Presented at Manitoba Mining and Minerals Convention, Hudbay Lalor Symposium, November 2014
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In late March, 2007, soon after the drill discovery of the Lalor VMS deposit, Hudson Bay Exploration contracted Geotech to fly VTEM time-domain EM surveys over the region west of Snow Lake, Manitoba. The deposit escaped detection due to its large depth of burial (>550m) and the lack of magnetic response. In 2009 Geotech carried out a ZTEM test survey over the Lalor deposit, which was successful and led to a larger survey over the area. In 2012 a second VTEM survey test was flown, using the more deeply penetrating VTEMMAX system. The mine-site development appears to overprint the deeper deposit response. However a deep conductive anomaly above South Bull’s Eye, south of Lalor, is well resolved in the two later EM surveys.
Key words: Airborne, ZTEM, VTEM, electromagnetics, magnetics, 2D-3D inversion, Lalor, VMS.
In March, 2007, the Lalor Deposit polymetallic zinc-copper-gold-silver-lead volcanogenic massive sulphide, approximately 3km northwest of Chisel North mine near Snow Lake Manitoba (Fig. 1), was discovered by drill testing a Crone fixed-loop time-domain electromagnetic (DPEM) anomaly from 2003 (Fig. 2). The Lalor drillhole intersected high grade zinc mineralization at a depth of approximately 800 m below surface and would eventually lead to the 14.4 Mt Lalor deposit (Gilmore et al., 2010).
Soon after, in late March, 2007, Hudbay Minerals contracted Geotech Ltd. to carry out a large helicopter time-domain EM survey of the Snow Lake region using its newest VTEM (Witherly et al., 2004) B-field and dB/dt system. Unfortunately the deposit was not detected due to its large depth of burial (>550m) that fell below the ~400m depth of investigation limits imposed by the S/N of the VTEM system at that time.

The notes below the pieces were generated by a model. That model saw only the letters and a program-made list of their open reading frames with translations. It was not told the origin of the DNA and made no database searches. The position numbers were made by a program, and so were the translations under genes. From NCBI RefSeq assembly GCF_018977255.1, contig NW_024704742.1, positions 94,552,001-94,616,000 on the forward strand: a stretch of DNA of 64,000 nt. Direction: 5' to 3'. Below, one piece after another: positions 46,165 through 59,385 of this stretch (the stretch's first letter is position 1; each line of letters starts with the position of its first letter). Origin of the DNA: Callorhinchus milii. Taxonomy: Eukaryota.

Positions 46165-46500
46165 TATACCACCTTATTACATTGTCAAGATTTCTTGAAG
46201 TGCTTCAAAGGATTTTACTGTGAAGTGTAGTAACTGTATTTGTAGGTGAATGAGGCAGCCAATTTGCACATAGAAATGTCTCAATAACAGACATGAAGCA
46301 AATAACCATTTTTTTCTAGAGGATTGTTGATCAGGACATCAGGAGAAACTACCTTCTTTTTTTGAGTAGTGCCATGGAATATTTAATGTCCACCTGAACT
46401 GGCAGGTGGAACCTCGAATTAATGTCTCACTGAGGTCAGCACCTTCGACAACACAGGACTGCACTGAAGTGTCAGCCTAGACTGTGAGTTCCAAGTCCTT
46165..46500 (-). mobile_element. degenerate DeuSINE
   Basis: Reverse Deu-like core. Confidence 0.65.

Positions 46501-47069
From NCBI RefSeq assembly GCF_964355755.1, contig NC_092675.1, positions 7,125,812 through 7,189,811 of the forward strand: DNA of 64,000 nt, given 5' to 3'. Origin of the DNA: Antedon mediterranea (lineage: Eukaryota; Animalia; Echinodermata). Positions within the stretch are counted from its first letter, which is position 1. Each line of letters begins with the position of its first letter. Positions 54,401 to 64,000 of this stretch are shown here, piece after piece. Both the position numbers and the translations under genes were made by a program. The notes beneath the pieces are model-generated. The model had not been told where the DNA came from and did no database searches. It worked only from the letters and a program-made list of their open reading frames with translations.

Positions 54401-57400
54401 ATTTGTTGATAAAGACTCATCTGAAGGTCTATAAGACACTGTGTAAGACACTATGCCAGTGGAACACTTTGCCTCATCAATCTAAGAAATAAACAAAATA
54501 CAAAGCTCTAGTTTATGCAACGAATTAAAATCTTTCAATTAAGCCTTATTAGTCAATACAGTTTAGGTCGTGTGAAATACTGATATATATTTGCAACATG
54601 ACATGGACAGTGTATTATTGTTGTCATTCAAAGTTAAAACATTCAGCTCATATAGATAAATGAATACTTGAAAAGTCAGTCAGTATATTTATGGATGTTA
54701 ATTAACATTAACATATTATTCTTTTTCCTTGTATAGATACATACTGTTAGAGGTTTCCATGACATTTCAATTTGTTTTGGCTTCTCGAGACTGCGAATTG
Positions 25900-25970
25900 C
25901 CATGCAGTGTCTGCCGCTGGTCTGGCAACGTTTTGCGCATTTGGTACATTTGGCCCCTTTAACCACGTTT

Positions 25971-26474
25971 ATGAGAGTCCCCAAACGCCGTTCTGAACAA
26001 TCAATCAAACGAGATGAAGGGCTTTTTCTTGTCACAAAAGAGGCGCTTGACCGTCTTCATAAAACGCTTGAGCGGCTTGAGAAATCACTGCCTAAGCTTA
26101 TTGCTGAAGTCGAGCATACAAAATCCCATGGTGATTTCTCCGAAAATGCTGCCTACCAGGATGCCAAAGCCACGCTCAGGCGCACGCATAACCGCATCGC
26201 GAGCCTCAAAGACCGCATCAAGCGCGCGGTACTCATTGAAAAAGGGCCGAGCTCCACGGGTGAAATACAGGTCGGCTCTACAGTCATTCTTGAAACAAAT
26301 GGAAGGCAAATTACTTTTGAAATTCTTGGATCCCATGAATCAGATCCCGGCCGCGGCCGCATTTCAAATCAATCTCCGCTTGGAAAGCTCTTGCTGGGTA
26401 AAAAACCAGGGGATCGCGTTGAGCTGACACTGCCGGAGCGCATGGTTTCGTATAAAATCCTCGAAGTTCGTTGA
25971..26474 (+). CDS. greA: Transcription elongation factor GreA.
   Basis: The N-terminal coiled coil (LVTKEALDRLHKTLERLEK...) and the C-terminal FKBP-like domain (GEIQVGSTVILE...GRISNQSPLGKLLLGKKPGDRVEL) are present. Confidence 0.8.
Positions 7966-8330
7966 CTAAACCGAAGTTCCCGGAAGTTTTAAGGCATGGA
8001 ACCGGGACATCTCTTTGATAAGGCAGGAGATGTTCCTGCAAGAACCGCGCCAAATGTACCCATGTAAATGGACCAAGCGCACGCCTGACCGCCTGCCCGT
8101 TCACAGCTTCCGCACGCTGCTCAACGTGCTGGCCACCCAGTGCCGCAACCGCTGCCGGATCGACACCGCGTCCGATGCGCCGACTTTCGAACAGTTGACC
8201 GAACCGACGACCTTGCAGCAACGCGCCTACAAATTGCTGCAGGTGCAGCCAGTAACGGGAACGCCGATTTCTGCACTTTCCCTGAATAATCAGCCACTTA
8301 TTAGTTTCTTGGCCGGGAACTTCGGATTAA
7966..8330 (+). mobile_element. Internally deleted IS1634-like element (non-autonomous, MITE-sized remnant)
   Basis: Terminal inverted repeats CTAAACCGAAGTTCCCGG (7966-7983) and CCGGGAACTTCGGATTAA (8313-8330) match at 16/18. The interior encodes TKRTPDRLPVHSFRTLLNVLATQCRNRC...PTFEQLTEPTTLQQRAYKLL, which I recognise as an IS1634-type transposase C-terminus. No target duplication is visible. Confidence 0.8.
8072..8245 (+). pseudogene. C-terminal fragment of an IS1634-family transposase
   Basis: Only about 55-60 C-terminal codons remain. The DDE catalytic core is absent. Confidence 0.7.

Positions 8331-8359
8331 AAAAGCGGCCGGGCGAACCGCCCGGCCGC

In November, 2009, Geotech carried out a test of its new ZTEM (Lo and Zang, 2008) passive helicopter-EM system, with the objective to test its ability to map the deeply buried Lalor VMS deposit that had escaped detection in previous airborne geophysical surveys. Initial survey results, complemented by 2d inversions, confirmed the deposit location and vertical extent, and becoming the first AEM survey to successfully detect Lalor. The survey was subsequently extended across the Lalor Lake-Chisel Lake-Snow Lake region.
In November, 2012, a second VEM survey test was flown, using the VTEMMAX large-loop/large dipole moment system. With the Lalor mine-site development well underway, the deposit area was masked by powerline noise and metallic culture. However, the survey resolved another deeply buried, mineralized but subeconomic stringer-sulphide body southeast of Lalor that was also defined in previous large loop TDEM survey (see South Bull’s Eye anomaly in Fig. 2).
This paper presents the results of these three airborne EM surveys and compares them with the known Lalor VMS and surrounding deposit region.
Deposit Geology and Mineralization